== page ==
The serviceability index (PSI or p) is a subjective measure of pavement condition on a 0 to 5 scale with 0 defined as unusable and 5 defined as perfect. While there are many variations, a typical new road will have an initial serviceability (p0 or PSI at time 0) of about 4.4 while the terminal or no longer acceptable serviceability (pt) generally ranges from 2.0 to 3.0.

Unfortunately, the analysis of traffic data from a pavement design standpoint is greatly complicated by the fact that the relationship between axle loads and ESALs (equivalency factor) is geometric rather than linear and the relationship is a function of pavement structural capacity as well the level-of-service at which the pavement is considered to have failed (the terminal PSI). Further, the relationships differ for flexible and rigid pavements. ESAL equations for both types of pavements and for single and tandem axle loads were derived from the AASHO Road Test (2). Relationships for tridem axles have been developed through other research to extend the Road Test results (3).

The ESAL equivalency factor equations for flexible pavements are:

Equation (1): log10(wx/w18) = 4.79*log10(18+1)-4.79*log10(Lx+L2) + 4.33*log10L2 + Gt/bx - Gt/b18
Equation (2): Gt = log10[(4.2 -pt)/2.7]
Equation (3): bx = 0.40 + [0.081*(Lx + L2)^3.23]/[(SN + 1)^5.19*L2^3.23]

where

wx = number of loads of magnitude Lx required to reduce the PSI to pt,

w18= number of 18 kip loads required to reduce the PSI to pt,

Lx = load on one single axle or one tandem axle set (kips),

L2 = axle code (1 for single axle and 2 for tandem axle),

SN = pavement structural number (see Section 6 for examples of SN determination),

pt = terminal serviceability (on a 0 to 5 scale typical pt values are 2.0, 2.5, and 3.0), and

b18= value of bx when Lx = 18 and L2 = 1.


For rigid pavements, the equations are:

Equation (4): log10(wx/w18) = 4.62*log10(18+1)-4.62*log10(Lx+L2) + 3.28*log10L2 + Gt/bx - Gt/b18
Equation (5): Gt = log10[(4.5 - pt)/3.0]
Equation (6): bx = 1.00 + [3.63*(Lx + L2)^5.20]/[(D + 1)^8.46*L2^3.52]

where D is the slab thickness in inches.

3.0 SOFTWARE APPLICATION

The software package, Truck Weight Enforcement Effectiveness Tool (TWEET), applies the above pavement design principles in determining the impact of user-specified truck weight enforcement activities. The program runs on any version of Windows. Its running time will depend upon a number of factors, i.e., vehicle sample size and host computer operating characteristics (e.g., the megahertz rating). The software has demonstrated outstanding efficiency, processing tens of thousands of truck weights in less than a minute.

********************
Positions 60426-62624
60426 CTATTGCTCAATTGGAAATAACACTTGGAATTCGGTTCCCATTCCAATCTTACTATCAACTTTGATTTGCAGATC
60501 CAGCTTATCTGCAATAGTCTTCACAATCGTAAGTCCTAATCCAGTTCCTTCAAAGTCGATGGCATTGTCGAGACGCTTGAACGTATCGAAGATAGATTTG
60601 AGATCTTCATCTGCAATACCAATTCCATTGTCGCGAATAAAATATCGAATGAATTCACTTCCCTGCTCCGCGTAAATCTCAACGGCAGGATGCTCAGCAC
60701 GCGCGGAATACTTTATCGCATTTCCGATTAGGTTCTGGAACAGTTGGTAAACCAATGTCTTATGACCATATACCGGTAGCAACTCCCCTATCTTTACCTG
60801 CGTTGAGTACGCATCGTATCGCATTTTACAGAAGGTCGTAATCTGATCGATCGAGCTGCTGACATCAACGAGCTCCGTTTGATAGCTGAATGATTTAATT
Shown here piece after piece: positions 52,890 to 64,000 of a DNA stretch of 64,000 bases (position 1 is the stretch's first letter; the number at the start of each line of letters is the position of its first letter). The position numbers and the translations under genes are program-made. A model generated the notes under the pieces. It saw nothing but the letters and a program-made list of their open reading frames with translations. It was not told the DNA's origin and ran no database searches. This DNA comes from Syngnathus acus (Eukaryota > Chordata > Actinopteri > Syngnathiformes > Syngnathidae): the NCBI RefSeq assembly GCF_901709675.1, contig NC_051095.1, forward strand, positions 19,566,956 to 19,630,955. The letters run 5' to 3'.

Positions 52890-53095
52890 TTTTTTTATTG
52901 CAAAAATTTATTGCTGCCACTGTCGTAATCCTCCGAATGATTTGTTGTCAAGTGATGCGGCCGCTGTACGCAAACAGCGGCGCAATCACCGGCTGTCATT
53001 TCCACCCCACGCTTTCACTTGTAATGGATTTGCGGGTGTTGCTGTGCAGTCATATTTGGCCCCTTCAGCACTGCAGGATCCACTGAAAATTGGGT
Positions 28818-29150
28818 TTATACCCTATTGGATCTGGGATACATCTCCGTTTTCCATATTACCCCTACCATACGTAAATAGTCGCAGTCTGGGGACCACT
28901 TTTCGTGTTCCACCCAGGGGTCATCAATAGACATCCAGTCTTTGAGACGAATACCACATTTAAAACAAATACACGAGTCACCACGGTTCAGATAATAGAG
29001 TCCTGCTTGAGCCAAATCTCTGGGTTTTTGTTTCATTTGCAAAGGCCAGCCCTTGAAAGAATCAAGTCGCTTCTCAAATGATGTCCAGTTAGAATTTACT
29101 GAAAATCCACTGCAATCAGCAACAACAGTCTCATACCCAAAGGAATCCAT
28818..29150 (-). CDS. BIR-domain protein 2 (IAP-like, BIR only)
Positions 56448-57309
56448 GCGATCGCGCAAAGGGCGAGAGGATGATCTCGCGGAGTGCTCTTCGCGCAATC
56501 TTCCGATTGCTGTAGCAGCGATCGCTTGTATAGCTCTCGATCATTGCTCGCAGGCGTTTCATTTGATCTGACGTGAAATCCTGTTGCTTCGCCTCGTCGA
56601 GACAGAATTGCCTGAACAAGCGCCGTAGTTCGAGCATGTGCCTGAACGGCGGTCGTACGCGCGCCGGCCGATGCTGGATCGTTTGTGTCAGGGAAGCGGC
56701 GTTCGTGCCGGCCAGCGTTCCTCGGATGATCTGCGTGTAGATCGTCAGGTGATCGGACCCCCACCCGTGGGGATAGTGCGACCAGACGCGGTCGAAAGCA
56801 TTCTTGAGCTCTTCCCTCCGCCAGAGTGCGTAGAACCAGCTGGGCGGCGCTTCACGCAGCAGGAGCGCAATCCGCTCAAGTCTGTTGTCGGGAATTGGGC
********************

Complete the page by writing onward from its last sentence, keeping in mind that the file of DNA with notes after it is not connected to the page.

This software presents the user with a variety of "dialog boxes", i.e., pop-up screens which enable the user to provide required input to run the software. The software is designed to be user friendly, e.g., in most cases the user will simply press the "Next" button to continue operation based on the program's output.

To start a truck weight enforcement analysis, the user would press the Start Analysis button in the program's main window (See figure 1 on the next page) as the program begins. Three discrete steps to the data analysis and interpretation process are as follows.

3.1 User Input

The program requires the user to enter such information as the applicable units the program is to use (i.e., English or Metric system), WIM data file format (if non-typical) , and legal weight limits. Default values are provided to assist the user.

3.2 Calculations

The program performs necessary M.O.E. calculations based on WIM data contained the user's files. This calculation process is automatically performed by the program, and the user need not be concerned with this part of the program. During calculations, a graphical percentage-completion indicator is displayed to advise the user of the program's activity.

3.3 Output

Calculated Measures of Effectiveness (M.O.E.s) are displayed to the user. On-screen reports are displayed in a series of dialog boxes, each of which permit by the user to print out calculated results. The program will automatically display calculated values. Once the program has performed all the calculations, output can be viewed again by pressing the View Results button on the main window. Summary output can be printed out via the Print Results button.

4.0 PROGRAM OPERATION

Start the TWEET program, and the Main Window (see Figure 1on the next page ) dialog box will appear.


Figure 1. "Main Window" on M.O.E. Application Software